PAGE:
Marketing & Business Profile : Hot Pepper (Capsicum chinense)

 

Introduction

Hot pepper has remained one of Jamaica ‘s most promising non-traditional export crop. There are many varieties of hot pepper, however the ones that are of economic importance in Jamaica are the Scotch Bonnet and West Indian Red peppers.

The fruit can be used in many different ways, however it is mainly used fresh in cooking as a spice and in the manufacture of sauces and seasoning.

Why invest in HOT PEPPER?

An available market

Easy access to production and marketing information

Relatively low start-up capital

High returns on investment under good management.

Production Issues

The hot pepper plant does best in conditions of free draining and fertile soil, exposure to at least 80% sunshine and where the incidence of pest is relatively low. One of the major economic pest is the Gall Midge which has resulted in the fumigation of fruits entering the USA market.

Pest management is therefore very critical in the production of good quality peppers.

Hot peppers are widely grown in all parishes in Jamaica , but mainly in Westmoreland, St. Elizabeth, Manchester , St. Thomas , St. Ann and St. Mary.

Investment

The size of the initial investment is dependent on whether the crop is irrigated or not. Irrigation can increase the investment cost by as much as 30% which is recovered as yield increases up to 70% an therefore recovered over time.

The most economical acreage for investment is one (1) hectare at a cost of $350,000. The average yield is 9,500 kg / ha and the average cost of production is $37.00 / kg.

Market Potential

Demand for by both the local and export markets is overwhelming.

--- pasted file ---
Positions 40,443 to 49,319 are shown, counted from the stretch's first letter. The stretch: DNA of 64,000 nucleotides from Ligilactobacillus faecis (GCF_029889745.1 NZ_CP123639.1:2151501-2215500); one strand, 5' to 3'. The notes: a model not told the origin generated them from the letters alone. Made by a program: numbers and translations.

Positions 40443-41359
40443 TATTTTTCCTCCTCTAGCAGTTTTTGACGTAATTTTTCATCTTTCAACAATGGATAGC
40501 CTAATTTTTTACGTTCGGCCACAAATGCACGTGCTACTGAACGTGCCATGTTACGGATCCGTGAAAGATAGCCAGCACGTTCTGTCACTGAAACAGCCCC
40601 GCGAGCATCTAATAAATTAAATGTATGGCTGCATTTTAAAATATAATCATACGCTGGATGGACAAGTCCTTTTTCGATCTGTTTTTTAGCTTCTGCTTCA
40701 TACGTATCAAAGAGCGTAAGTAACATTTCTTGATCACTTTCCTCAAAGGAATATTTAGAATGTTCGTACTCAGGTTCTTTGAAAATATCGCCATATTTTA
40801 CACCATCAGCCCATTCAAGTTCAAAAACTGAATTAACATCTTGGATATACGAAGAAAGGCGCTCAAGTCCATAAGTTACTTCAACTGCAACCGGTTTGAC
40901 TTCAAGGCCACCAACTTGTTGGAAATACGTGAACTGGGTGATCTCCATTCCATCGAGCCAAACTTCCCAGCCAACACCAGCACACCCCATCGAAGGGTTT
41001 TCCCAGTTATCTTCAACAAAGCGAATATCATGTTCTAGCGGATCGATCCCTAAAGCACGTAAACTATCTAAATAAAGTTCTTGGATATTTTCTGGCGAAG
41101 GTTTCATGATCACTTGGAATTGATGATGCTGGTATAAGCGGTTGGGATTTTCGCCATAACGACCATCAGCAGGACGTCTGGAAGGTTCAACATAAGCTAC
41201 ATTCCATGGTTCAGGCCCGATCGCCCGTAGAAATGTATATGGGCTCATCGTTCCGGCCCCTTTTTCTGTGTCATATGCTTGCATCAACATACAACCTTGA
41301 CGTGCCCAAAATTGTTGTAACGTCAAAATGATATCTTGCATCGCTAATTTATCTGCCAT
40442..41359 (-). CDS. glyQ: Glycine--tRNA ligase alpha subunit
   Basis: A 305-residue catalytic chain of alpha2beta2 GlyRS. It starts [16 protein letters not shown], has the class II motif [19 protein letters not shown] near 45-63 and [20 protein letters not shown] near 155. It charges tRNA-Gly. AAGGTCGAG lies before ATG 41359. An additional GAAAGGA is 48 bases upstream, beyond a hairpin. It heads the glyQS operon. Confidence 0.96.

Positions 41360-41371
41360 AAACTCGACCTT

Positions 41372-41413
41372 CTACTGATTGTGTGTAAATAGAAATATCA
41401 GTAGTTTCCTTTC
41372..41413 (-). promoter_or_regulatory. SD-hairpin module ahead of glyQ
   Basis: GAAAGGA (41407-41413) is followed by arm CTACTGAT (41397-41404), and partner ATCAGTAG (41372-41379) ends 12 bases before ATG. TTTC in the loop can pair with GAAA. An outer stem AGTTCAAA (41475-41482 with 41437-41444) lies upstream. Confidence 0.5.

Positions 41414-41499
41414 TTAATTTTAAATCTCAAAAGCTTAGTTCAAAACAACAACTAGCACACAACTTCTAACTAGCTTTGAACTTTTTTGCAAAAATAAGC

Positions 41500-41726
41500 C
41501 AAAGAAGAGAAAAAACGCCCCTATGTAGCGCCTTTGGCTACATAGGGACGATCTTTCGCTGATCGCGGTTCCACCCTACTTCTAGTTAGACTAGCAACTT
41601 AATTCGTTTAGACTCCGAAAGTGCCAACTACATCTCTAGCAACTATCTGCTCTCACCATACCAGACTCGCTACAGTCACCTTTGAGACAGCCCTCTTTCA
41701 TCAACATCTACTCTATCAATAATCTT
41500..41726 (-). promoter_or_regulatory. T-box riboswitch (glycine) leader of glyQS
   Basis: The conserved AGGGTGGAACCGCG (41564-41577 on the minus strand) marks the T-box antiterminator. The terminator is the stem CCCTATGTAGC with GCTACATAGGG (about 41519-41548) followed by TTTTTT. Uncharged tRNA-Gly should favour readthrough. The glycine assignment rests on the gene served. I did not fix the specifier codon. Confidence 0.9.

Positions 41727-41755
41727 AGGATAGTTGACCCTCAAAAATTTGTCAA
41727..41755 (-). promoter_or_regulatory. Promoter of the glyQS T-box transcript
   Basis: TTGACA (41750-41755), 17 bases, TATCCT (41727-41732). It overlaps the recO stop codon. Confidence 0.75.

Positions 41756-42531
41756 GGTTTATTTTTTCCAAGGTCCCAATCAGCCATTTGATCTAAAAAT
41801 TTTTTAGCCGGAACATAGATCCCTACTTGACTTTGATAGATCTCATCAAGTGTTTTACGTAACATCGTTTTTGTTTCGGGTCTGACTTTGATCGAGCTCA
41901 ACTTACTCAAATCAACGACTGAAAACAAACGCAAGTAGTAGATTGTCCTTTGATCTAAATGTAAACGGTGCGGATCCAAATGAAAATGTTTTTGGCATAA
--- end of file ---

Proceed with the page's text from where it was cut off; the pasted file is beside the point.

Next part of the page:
Local market

The market is divided into fresh and processing, with the demand by the processing industry exceeding that of the fresh market. This is due to the expansion of the processing industry especially Walkerswood Processing Industry in St. Ann .

Export Market

The main export markets are USA , UK and Canada and depending on the overseas demand, the quality may vary to supply both the fresh as well as the processing industry.

The overall peak demand for peppers is between November – March.

It is important to note that Jamaica has never been able to satisfy the demand for this product as shown by the import figures in the table below.

Table 1. Import / Export data for Hot Peppers (2000 – 2004)*

* Source – Jamaica Exporters Association

 

Year 2000 2001 2002 2003 2004
Export (kg) 252,351 842,948 587,325 310,117 204,911*
Value ($) 625,514 327,644 242,501 696,206 594,937
Import (kg) 504,870 485,939 381,823 626,455 528,617**
Value ($) 26,018,262 51,651,883 37,627,364 70,910,702 57,301,250

** Source – STATIN

Market Price

The market price varies significantly for the processing versus the fresh markets as well as based on the demand and supply system.

Local fresh market: 88-.00 – 154.00 / kg